We must assume that the Fed will hike the funds rate in three weeks by a quarter point, but there still is a chance that it will not. Greenspan’s statement yesterday was interpreted immediately as a signal of more aggressive tightening to come, but I watched the speech as he delivered it and saw it as another head fake. You will recall that as other Fed governors indicated less concern for inflation during the past week, the price of gold drifted up to $393 from $388. However, by sounding tough without his words actually suggesting that tough action was in the works, the Maestro sent gold down by almost $7, where it sits now at $385. The last sentence says it all: "...the FOMC is prepared to do what is required to fulfill our obligations to achieve the maintenance of price stability so as to ensure maximum sustainable economic growth." That can mean anything at all.
Whether he meant to do so or not, Greenspan bought a little more time for the inflation indicators to turn down, perhaps enough to justify holding to the present course with a 1% funds rate. With oil down $5/bbl to $37 since the end of last week, for a variety of positive developments, another three weeks could produce a new consensus that obviates the need for a tightening, perhaps with a statement by the FOMC at its June 30 meeting that it stands ready to tighten at a moment’s notice.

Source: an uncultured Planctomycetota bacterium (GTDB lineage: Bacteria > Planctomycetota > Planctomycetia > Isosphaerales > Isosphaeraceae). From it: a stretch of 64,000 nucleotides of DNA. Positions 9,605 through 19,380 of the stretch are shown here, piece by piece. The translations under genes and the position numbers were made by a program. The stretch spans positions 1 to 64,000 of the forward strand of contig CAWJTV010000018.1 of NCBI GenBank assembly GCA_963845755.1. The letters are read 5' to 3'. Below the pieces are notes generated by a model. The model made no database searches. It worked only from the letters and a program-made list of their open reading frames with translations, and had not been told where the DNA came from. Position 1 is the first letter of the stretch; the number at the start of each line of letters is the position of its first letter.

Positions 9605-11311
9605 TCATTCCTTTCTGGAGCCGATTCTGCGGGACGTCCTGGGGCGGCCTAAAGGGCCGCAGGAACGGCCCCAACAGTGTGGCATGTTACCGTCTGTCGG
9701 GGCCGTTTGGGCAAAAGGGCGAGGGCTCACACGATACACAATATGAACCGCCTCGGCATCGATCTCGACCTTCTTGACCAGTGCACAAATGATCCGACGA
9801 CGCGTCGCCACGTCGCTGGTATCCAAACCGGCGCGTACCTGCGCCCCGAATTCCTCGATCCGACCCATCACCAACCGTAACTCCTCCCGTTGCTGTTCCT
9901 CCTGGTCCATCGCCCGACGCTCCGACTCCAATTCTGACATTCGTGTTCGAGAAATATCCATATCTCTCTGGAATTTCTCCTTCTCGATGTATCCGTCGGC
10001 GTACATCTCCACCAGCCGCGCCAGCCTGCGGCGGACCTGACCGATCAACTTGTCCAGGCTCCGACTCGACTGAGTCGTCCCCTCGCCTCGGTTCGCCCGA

The variety of positive developments pushing down oil include the lowered geopolitical risk of oil disruptions that I noted last week, with President Bush forced to concede more power to the United Nations Security Council (UNSC) than the neo-cons wished to give. The 15-to-0 UNSC vote on the Iraq Resolution is counted as a diplomatic victory for Mr. Bush, and it does make him look better than he has in a while. While he still trails Senator Kerry in the match-up polls, by as much as six points according to Gallup, he has had a much better week or two than the avalanche of bad news from Iraq during the previous month. The UN vote is much more clearly a diplomatic victory for France, Russia, China and Germany, which wrung several critical concessions from the administration. These I believe undermine any hopes that the GOP warriors may have of establishing a permanent imperial outpost in Baghdad. Given the commitments on sovereignty and to an election timetable, there should be no U.S. troops at all in Iraq by the end of 2005. The only reason to stick around will be to have more Americans killed on a daily basis by suicidal Iraqis who may be happy with their new government, but still want the U.S. boots on the ground either gone, or underground. Senator Kerry has now said that while he would like to see more troops in Iraq for the transition, he hopes to bring them all home ASAP.